4,500-home masterplan includes work by Sheppard Robson, Serie Architects, dRMM, Haworth Tompkins and Maccreanor Lavington
Hawkins Brown and Studio Egret West have set out their vision for the redevelopment of the former Earls Court exhibition centre in west London – in partnership with some of the most prestigious names in British architecture.
The masterplanners’ proposals include delivering 4,500 new homes at the reconfigured 16ha site, which straddles the boundary of Kensington & Chelsea and Hammersmith & Fulham councils – as well as rail and London Underground lines. Hawkins Brown and SEW were appointed to the project two years ago.
Sheppard Robson, Serie Architects and dRMM are delivering the first phase of the project on the Hammersmith & Fulham side of the site.
Meanwhile, ACME is designing a signature office building on Warwick Road in Kensington & Chelsea. Haworth Tompkins and Maccreanor Lavington are collaborating to bring forward the first homes in Kensington & Chelsea as well as a “significant cultural offer” at the heart of the site. SLA is leading on landscape work for the project.
The scheme is being developed by the Earls Court Development Company, a joint venture between Delancey and Transport for London that acquired the site from previous owner CapCo in 2019 for £425m.
ECDC said the scheme’s tallest building would be 38 storeys – higher than the area’s Empress State Building, designed by Stone, Toms & Partners and completed in 1962. The 28-storey office block is approximately 100m tall. Three other structures proposed for the development would be higher than 30 storeys, and a further five would be 20-29 storeys.
The developer said the “vast majority” of the masterplan’s roughly 100 buildings were two-to-four storeys around the edges of the site and five-to-12 storeys further in.
An earlier masterplan for the site drawn up by Farrells proposed up to 10,000 homes but only a small element of that scheme has progressed. ECDC has aquired more land for its proposals.
Today’s masterplan details are the first time ECDC has revealed visuals for the project since the new design team was finalised following competitions last summer. It said the plan was for a 60:40 split between residential and other uses.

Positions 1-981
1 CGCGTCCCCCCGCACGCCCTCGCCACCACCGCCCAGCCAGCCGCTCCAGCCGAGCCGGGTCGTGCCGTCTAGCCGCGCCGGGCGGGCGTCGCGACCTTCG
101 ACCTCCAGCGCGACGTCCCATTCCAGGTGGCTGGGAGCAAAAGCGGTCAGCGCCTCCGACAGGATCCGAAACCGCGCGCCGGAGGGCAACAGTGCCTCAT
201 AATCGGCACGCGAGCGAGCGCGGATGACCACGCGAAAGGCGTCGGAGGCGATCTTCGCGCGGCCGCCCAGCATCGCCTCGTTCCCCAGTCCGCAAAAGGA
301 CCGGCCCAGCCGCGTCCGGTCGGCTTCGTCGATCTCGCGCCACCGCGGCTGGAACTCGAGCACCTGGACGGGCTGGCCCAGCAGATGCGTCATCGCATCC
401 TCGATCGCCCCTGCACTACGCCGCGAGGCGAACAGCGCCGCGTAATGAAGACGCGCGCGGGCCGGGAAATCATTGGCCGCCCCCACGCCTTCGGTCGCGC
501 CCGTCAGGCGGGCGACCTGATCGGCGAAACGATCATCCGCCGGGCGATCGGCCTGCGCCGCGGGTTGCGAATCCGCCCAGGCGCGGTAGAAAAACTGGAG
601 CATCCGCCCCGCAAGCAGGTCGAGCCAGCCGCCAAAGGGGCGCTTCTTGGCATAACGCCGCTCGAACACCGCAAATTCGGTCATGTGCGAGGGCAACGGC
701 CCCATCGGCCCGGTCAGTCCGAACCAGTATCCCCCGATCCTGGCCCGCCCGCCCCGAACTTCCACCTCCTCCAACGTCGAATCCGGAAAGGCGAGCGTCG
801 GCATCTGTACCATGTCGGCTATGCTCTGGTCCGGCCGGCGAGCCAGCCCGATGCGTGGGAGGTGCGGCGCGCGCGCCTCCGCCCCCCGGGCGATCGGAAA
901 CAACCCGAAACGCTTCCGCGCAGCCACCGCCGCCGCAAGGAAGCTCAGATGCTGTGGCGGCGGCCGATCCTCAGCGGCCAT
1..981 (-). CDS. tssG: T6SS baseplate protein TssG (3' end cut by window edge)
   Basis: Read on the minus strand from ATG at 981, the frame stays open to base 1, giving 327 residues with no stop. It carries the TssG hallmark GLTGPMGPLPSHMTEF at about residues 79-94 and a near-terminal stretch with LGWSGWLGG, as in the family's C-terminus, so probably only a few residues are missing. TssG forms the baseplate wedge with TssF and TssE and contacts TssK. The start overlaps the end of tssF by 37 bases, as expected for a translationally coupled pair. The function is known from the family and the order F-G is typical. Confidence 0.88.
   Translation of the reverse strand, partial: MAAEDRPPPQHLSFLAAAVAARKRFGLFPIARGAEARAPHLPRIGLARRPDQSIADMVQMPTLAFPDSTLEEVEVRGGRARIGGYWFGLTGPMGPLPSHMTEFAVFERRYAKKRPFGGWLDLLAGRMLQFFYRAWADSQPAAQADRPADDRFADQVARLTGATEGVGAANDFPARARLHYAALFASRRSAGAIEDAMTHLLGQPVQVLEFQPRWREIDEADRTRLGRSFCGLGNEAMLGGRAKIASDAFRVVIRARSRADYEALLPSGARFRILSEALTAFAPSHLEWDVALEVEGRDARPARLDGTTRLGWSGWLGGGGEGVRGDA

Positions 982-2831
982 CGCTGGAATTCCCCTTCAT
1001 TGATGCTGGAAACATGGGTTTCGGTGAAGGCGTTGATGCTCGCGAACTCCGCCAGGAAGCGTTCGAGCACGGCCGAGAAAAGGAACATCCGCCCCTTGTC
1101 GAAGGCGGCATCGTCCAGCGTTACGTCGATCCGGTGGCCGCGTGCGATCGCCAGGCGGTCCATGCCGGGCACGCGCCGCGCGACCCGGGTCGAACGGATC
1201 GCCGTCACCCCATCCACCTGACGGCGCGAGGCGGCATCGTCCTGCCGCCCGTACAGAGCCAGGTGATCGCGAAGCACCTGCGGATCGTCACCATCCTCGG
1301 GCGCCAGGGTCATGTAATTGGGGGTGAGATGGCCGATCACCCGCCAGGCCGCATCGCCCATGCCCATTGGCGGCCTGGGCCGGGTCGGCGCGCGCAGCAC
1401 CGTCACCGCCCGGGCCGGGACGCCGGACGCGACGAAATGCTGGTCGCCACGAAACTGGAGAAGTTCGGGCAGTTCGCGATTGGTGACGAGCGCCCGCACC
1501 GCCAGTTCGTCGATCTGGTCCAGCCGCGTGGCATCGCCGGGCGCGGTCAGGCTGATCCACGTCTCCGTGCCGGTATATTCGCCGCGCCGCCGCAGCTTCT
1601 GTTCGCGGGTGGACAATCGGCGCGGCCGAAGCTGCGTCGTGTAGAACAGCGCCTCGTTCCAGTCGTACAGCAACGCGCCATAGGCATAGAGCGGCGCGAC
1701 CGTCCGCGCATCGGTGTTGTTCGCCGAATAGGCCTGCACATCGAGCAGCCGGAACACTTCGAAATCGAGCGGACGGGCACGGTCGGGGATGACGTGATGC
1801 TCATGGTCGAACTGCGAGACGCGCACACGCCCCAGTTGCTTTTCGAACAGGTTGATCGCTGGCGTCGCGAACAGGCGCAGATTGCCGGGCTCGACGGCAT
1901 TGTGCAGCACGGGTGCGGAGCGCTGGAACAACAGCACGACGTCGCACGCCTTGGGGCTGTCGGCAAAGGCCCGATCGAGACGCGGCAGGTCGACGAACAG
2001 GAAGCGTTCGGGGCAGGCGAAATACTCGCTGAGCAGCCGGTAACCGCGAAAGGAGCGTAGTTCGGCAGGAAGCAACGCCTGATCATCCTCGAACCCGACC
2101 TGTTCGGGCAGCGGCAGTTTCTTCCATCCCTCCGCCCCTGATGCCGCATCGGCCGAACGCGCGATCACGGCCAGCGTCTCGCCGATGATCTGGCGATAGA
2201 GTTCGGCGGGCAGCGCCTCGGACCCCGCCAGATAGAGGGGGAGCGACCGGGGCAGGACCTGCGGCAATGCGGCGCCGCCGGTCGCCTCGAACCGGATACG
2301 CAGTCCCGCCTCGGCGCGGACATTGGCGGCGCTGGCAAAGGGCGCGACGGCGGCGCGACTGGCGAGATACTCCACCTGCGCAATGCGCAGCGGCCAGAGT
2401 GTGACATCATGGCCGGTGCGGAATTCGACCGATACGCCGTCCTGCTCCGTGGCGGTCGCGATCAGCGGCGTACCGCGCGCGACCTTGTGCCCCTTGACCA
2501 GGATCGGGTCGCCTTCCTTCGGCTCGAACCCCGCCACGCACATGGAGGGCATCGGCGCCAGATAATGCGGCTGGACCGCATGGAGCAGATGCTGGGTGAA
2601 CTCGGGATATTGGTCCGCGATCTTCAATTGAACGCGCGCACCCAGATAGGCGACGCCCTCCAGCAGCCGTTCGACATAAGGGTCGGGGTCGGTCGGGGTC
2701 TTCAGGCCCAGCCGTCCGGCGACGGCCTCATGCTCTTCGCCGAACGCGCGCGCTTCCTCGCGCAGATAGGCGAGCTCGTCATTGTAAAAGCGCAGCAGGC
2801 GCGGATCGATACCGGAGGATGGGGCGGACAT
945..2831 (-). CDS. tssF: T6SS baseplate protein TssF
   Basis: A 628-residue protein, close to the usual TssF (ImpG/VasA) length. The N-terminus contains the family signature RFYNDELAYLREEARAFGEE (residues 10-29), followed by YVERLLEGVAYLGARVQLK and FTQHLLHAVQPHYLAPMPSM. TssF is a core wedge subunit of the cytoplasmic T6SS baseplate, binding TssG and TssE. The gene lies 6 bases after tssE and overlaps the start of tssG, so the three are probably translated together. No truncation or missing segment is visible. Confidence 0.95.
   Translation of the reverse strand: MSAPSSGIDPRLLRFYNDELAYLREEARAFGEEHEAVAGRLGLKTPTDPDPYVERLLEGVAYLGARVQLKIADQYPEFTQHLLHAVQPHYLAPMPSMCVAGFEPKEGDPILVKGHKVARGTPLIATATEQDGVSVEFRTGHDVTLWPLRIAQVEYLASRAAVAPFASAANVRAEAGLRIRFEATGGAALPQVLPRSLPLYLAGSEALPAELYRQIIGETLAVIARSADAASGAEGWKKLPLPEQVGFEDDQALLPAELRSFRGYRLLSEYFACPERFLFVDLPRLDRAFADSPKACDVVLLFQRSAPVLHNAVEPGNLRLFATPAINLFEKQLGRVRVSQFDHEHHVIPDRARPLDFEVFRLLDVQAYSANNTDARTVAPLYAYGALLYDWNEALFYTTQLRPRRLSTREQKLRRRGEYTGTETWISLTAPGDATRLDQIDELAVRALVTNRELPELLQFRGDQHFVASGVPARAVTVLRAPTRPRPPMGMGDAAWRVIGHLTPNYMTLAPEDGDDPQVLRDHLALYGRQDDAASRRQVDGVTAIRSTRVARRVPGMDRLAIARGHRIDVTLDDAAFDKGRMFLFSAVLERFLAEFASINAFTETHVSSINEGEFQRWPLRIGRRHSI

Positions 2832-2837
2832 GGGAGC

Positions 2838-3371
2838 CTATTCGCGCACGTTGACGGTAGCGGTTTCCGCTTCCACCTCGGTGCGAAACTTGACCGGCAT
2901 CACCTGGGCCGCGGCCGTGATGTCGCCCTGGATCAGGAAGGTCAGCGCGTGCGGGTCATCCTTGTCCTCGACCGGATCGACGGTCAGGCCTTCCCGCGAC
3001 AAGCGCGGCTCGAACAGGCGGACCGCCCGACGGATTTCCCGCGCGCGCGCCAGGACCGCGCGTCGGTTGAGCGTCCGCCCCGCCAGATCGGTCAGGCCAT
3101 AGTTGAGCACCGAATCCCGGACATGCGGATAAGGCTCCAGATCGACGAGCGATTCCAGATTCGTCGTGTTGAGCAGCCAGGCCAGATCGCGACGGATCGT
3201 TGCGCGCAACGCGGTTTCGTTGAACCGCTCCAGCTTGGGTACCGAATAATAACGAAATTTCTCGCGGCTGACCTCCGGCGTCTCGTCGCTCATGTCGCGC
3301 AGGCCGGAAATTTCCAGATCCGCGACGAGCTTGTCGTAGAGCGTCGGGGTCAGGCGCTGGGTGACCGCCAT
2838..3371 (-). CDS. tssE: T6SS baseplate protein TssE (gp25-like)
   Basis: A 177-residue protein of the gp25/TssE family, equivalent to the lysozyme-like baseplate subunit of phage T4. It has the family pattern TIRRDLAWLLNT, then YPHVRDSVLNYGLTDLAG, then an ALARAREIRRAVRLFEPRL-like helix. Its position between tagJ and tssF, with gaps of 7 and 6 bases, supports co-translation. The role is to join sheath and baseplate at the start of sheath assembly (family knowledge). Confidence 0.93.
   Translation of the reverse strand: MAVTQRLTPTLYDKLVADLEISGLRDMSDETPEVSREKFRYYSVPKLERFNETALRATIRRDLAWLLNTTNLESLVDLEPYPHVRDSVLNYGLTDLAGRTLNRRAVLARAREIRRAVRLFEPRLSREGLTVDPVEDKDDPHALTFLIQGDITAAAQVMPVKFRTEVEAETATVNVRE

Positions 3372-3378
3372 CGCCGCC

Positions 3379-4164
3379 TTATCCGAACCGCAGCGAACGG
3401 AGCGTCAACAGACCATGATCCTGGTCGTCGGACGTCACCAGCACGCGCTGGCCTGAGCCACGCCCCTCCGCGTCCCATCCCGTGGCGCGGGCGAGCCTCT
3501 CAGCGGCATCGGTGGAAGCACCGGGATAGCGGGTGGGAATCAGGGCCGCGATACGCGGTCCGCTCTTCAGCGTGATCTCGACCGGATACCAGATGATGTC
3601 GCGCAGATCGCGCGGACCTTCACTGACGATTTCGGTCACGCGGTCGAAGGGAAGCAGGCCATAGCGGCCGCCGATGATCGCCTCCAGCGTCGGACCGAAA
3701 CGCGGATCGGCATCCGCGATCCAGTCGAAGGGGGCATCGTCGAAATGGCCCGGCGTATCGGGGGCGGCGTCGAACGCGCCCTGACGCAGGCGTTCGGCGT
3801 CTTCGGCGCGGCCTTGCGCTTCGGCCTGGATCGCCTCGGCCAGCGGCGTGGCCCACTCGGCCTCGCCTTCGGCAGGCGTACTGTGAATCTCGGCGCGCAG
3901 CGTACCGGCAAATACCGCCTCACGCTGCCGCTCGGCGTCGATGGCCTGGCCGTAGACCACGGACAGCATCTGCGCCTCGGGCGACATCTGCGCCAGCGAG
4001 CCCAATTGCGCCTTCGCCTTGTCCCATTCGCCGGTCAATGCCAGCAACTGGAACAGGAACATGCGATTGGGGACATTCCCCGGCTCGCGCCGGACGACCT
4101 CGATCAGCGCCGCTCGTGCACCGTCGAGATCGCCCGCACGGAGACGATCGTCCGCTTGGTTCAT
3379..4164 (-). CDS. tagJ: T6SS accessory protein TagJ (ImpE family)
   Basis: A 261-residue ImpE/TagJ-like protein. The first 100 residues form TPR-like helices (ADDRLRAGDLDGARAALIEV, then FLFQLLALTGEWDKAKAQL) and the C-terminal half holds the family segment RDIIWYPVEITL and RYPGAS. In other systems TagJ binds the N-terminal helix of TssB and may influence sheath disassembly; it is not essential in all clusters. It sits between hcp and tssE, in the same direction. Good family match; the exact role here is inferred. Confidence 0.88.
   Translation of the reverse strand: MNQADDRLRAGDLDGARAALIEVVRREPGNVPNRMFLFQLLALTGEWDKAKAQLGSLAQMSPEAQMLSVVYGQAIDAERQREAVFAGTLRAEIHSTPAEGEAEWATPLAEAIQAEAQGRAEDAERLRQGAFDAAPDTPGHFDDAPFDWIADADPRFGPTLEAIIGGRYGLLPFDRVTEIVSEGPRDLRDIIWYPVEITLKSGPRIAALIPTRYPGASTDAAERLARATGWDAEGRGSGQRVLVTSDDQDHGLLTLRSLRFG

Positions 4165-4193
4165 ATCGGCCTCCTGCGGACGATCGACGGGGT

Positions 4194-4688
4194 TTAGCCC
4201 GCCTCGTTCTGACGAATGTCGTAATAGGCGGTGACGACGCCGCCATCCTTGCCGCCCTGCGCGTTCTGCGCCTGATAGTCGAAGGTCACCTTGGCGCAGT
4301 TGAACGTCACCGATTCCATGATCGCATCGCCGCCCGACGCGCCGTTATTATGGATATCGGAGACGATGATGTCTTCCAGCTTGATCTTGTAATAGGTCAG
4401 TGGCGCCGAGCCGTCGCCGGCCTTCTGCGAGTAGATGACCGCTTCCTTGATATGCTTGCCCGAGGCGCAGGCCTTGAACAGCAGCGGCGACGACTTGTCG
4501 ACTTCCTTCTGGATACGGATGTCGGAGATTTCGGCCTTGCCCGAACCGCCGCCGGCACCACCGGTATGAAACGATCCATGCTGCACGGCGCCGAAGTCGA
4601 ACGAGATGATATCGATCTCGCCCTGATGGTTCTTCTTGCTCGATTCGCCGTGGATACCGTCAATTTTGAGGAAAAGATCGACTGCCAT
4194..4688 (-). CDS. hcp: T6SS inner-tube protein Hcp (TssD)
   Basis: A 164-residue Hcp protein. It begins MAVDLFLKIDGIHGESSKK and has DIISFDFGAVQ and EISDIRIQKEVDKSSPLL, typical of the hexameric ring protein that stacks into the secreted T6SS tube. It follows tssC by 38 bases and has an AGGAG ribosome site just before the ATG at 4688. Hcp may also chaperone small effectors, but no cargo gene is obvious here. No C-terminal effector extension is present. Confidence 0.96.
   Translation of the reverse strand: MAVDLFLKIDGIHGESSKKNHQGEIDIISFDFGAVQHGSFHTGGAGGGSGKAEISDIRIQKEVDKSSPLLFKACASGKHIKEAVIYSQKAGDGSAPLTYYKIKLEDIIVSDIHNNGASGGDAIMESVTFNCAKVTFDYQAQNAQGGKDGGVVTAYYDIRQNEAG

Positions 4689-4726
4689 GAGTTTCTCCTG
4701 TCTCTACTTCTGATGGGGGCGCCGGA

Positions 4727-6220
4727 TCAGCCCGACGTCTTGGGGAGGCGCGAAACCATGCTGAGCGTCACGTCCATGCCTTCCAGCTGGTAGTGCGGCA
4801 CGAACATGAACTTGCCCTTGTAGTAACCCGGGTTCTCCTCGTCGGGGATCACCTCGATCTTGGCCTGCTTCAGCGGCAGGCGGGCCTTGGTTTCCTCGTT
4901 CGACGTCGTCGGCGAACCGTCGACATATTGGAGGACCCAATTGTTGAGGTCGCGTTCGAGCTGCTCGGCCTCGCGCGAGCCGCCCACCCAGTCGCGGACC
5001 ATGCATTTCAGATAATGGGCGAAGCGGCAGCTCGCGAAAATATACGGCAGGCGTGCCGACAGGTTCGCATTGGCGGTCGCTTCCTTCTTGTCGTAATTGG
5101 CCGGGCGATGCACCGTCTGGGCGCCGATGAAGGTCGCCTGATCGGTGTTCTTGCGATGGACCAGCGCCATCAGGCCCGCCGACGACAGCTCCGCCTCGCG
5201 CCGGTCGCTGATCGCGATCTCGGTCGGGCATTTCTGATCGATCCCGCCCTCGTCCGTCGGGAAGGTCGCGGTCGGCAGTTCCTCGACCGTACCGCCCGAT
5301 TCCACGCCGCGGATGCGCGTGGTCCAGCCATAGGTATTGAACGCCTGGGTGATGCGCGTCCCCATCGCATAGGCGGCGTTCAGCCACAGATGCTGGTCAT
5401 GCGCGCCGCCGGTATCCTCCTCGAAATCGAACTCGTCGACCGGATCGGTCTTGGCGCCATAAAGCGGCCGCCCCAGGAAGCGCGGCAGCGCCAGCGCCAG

ECDC said the workspace offer would include space for company headquarters, a “creative boulevard” where research and development would exist alongside space for arts, performance, and music.
It added that that level changes on the site would allow for basement space to be used for “last mile” logistics.
ECDC said the area’s culture offer would include a new flexible venue suitable for theatre, music, exhibitions and events. There will also be new gallery space.
An existing train shed to the north of the site will be repurposed for cultural events, markets and food offers.
ECDC chief executive officer Rob Heasman said the aspiration was for a “more inclusive and equitable piece of city with homes for all incomes and stages of life, and thousands of jobs from training to start up to scale up”.
“We want to create a place which reinstates ‘wonder’ in this incredible part of London,” he said.
“The development will integrate culture and public realm throughout, responding to the number one stated desire from local people; to have green and open spaces across the site.
“We have an ambition to be a global exemplar of responsible, sustainable development, putting people’s health and well-being first.”
Heasman said ECDC also wanted to deliver the UK’s first large-scale zero-carbon energy-sharing network, and that up to 15,000 jobs would be created with the development becoming a “research and development hub for green tech”.
Under the Hawkins Brown and SEW plans, only 40% of the site will have buildings on it, to prioritise the streetscape and public open spaces.
ECDC said landscaped piazzas, play space and public gardens at the entrances would connect through a network of pedestrianised streets and spaces to a park at the heart of the site that would be a “unique destination” that repurposed part of the exhibition centre structure.
Earls Court exhibition centre was demolished in 2015.
ECDC said it expected to submit a planning application for the 1,300-home first phase of development by the end of this year and that work on the park and the site’s “vital” east-west connections would start in 2025.